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Implemented OSIP ideas — June 2021

ESA's Open Space Innovation Platform (OSIP) seeks novel ideas for new space research activities. Campaigns and Channels invite solutions to specific problems or ideas on more general topics, with those run by Discovery & Preparation, including the Open Discovery Ideas Channel, specifically looking for ideas that could be implemented as system studies, early technology developments, or PhD or postdoc research co-funded by ESA and a university.
28.07.2021

Open Discovery Ideas Channel

In June 2021, the following ideas were implemented through the Open Discovery Ideas Channel:

Satellite communications via space-based internet service providers

University of Luxembourg

Read about this public idea in OSIP 

Optimal control of solar sails

Inria

Like wind sails use wind to propel sailing boats through water, solar sails use sunlight to propel spacecraft through space. Solar sail-propelled spacecraft can reach speeds that would be practically impossible for chemical rockets to achieve, and can be placed in orbits that would otherwise be unstable. But just like wind sails, solar sails require careful control. This co-funded research project aims to improve the control of solar sails, in particular during multi-revolution Earth escape or de-orbiting trajectories.

Study on wireless onboard instrumentation of space transportation systems

German Aerospace Center (DLR)

As more of our domestic electronic devices become wireless, the same thing is happening in space. The latest satellites are designed to communicate and process data using wireless technologies. But there are no publicly available concepts for using this technology in space transportation vehicles. This study aims to develop this area further, in the hope of simplifying integration and testing; it will simplify design and reduce cost by focusing on commercial off-the-shelf (COTS) components.

ESA

Feel the Force

Going to space equals stress. As launcher propellant tanks are filled with fuel, or spacecraft structural panels experience the strain of orbital ascent, they undergo major force loading in multiple directions at once.
28.07.2021

ESA’s new Bi-Axial Test Facility – installed at the Agency’s Materials and Electrical Components Laboratory at its ESTEC technical centre in the Netherlands – replicates the bi-directional application of load, allowing higher-fidelity testing of candidate materials for space missions.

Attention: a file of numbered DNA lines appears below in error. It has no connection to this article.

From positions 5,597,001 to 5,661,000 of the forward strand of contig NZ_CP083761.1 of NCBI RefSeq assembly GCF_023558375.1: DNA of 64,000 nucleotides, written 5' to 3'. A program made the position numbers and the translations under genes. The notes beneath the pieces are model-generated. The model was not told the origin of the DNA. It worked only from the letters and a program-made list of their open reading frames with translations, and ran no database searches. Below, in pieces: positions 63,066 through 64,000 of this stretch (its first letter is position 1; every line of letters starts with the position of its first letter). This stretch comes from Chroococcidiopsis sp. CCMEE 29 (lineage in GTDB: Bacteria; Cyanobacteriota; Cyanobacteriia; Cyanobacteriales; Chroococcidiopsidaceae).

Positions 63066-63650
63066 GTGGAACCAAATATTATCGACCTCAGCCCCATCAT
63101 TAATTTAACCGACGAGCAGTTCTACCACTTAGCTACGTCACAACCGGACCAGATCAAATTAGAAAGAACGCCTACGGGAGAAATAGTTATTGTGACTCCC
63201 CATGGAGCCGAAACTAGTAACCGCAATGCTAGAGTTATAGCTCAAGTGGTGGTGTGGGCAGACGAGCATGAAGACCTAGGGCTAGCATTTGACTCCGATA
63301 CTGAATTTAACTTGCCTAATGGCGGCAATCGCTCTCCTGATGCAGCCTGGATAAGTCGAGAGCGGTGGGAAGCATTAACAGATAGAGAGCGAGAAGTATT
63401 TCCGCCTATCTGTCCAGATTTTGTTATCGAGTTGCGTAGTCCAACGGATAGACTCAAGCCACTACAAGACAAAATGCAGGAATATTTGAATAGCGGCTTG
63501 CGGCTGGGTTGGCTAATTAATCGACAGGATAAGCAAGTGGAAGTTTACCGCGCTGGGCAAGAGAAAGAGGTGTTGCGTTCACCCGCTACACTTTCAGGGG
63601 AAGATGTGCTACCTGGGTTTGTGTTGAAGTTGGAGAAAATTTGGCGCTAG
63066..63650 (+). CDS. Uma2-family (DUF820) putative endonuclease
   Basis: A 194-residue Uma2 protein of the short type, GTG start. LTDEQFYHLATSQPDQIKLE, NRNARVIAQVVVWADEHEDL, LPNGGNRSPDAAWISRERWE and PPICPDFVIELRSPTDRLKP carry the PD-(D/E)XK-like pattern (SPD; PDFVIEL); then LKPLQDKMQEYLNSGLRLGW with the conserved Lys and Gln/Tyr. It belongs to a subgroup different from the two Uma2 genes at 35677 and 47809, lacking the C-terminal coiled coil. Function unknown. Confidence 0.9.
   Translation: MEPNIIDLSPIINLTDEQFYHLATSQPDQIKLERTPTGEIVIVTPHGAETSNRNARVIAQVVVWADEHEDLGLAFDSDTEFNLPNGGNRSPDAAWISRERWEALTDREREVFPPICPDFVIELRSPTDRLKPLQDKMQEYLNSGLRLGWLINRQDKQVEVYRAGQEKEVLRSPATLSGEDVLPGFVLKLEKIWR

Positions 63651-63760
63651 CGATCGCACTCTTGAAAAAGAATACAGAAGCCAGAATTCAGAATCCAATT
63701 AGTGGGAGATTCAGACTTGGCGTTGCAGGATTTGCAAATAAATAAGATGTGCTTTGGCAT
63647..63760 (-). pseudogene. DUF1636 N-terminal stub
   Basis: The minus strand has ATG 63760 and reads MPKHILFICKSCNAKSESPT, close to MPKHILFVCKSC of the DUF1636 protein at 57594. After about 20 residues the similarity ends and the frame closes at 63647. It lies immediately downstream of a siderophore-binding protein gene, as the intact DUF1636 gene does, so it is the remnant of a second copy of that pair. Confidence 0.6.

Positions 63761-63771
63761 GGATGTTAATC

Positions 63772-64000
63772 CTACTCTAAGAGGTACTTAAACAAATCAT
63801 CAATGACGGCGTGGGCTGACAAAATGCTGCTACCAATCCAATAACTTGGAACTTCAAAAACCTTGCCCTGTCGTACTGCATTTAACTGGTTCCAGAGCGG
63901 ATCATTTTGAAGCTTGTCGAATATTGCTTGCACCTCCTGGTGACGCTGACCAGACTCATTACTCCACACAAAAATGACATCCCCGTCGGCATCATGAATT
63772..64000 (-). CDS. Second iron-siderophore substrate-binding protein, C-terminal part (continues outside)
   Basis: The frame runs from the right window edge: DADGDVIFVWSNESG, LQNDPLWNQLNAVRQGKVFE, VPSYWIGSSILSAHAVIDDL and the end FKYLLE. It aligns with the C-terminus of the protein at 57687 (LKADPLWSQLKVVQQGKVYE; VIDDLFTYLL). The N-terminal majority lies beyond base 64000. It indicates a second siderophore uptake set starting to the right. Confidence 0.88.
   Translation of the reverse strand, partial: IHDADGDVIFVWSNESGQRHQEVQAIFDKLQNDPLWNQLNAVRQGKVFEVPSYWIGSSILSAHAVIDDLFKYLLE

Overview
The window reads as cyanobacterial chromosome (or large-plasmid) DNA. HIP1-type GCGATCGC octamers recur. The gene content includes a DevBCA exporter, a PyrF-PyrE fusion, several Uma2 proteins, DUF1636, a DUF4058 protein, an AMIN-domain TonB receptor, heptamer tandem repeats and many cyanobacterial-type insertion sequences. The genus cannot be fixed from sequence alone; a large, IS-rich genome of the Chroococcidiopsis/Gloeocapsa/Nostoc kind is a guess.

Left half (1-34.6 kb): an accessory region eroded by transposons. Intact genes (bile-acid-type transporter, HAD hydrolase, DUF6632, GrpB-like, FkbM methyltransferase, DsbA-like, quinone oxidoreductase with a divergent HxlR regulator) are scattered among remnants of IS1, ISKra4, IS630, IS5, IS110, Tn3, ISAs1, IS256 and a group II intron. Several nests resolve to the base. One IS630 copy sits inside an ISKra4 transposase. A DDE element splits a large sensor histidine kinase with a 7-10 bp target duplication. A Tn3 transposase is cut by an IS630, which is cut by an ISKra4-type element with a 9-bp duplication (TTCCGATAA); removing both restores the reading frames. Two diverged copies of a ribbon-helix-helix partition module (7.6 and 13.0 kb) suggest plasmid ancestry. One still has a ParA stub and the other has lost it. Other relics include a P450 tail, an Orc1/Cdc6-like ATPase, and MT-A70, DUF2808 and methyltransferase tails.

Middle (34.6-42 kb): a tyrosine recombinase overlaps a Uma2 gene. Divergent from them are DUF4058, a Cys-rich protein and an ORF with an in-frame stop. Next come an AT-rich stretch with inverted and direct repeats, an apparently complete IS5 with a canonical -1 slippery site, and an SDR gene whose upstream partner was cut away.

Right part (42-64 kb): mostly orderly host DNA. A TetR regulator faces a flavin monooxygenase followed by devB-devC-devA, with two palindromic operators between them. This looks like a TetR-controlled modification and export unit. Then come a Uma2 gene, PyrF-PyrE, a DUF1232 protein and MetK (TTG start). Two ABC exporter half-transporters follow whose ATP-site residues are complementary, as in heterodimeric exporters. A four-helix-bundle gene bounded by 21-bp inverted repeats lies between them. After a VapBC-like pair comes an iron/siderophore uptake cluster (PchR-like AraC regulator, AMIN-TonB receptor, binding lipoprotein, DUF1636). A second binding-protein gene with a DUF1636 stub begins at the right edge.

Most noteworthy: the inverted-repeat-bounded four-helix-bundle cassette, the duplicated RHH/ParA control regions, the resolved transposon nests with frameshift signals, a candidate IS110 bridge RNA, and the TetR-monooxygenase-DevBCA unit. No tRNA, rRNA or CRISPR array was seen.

“This is a new add-on to our existing Instron hydraulic test system, which is able to apply up to 250 kilonewtons of force in a single direction,” explains ESA materials engineer Donato Girolamo, who commissioned the design of the new facility to fulfill space material testing requirements.

“This is a new add-on to our existing Instron hydraulic test system, which is able to apply up to 250 kilonewtons of force in a single direction,” explains ESA materials engineer Donato Girolamo, who commissioned the design of the new facility to fulfill space material testing requirements.

“This extra jig works somewhat like a car jack. It has four rotating arms connected to sliding clamps onto the sides of the test item. Then as the hydraulic load is applied these arms rotate and the clamps slide outwards, pulling the material out along all four directions, to apply loading in both the x and y axes.”

Such bi-axial testing is especially valuable for composite structures, widely used in space, which can possess differing material properties along different directions.

ESA

ESA Stimulates Sustainable Energy Research

Conscious of the potential environmental impacts of the non-renewable materials used to make renewable energy technologies, last December ESA set out to find ideas for more environmentally, economically and socially sustainable ways to produce energy. A total of 30 ideas were proposed, of which 17 have been selected to submit full research proposals.
26.07.2021

The aim was to source ideas that would advance the technologies required for 'artificial photosynthesis ', in a step towards producing hydrogen efficiently and sustainably, as well as reducing carbon dioxide in the air.

"I was really impressed by the quality of the proposals, which addressed both hydrogen production and carbon dioxide reduction," explains ESA Engineer Jean-Christophe Berton, who led the hunt for ideas. "One idea matched what I had in mind, but others were very innovative, and really showcased the capability of European SMEs and universities to brainstorm on behalf of ESA.

Hydrogen production and carbon dioxide reduction have the potential to be used for a vast range of space and terrestrial applications. The proposed ideas were varied, covering applications such as terraforming Mars, living on the Moon and supporting astronauts onboard the ISS. One selected idea, for example, explores how photosynthesis works in microgravity to model the processes behind photochemical devices in the same situation.

Jean-Christophe works on ground segment systems at ESA's European Space Operations Centre (ESOC), and notes: "A few of the ideas have the potential to make their way through ESA's investment channels to materialise in ground station use cases. For other applications, for example, providing energy on other planets, relevant ESA experts have commented on how the ideas nicely complement existing research."

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